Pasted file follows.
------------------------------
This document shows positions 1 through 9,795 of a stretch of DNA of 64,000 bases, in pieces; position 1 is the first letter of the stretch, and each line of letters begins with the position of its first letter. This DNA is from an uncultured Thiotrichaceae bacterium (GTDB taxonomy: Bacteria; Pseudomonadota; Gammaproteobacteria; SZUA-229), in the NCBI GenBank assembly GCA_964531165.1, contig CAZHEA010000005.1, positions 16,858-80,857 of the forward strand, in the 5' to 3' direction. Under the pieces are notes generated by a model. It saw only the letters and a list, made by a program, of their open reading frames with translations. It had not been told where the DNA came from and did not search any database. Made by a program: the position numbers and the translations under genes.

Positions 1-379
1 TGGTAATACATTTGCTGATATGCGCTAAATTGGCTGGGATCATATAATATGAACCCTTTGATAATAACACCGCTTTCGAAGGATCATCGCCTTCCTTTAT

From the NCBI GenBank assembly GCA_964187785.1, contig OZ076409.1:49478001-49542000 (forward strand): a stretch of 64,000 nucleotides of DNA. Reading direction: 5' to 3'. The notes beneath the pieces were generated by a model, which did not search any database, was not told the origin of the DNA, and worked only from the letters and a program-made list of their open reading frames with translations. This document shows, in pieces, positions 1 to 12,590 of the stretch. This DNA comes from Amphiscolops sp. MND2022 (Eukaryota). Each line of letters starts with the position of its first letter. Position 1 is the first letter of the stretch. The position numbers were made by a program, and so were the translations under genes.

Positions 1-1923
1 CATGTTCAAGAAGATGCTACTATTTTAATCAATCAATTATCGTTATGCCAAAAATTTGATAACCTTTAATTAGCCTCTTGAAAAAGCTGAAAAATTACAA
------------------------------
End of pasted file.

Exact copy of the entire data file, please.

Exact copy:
This document shows positions 1 through 9,795 of a stretch of DNA of 64,000 bases, in pieces; position 1 is the first letter of the stretch, and each line of letters begins with the position of its first letter. This DNA is from an uncultured Thiotrichaceae bacterium (GTDB taxonomy: Bacteria; Pseudomonadota; Gammaproteobacteria; SZUA-229), in the NCBI GenBank assembly GCA_964531165.1, contig CAZHEA010000005.1, positions 16,858-80,857 of the forward strand, in the 5' to 3' direction. Under the pieces are notes generated by a model. It saw only the letters and a list, made by a program, of their open reading frames with translations. It had not been told where the DNA came from and did not search any database. Made by a program: the position numbers and the translations under genes.

Positions 1-379
1 TGGTAATACATTTGCTGATATGCGCTAAATTGGCTGGGATCATATAATATGAACCCTTTGATAATAACACCGCTTTCGAAGGATCATCGCCTTCCTTTAT

From the NCBI GenBank assembly GCA_964187785.1, contig OZ076409.1:49478001-49542000 (forward strand): a stretch of 64,000 nucleotides of DNA. Reading direction: 5' to 3'. The notes beneath the pieces were generated by a model, which did not search any database, was not told the origin of the DNA, and worked only from the letters and a program-made list of their open reading frames with translations. This document shows, in pieces, positions 1 to 12,590 of the stretch. This DNA comes from Amphiscolops sp. MND2022 (Eukaryota). Each line of letters starts with the position of its first letter. Position 1 is the first letter of the stretch. The position numbers were made by a program, and so were the translations under genes.

Positions 1-1923
1 CATGTTCAAGAAGATGCTACTATTTTAATCAATCAATTATCGTTATGCCAAAAATTTGATAACCTTTAATTAGCCTCTTGAAAAAGCTGAAAAATTACAA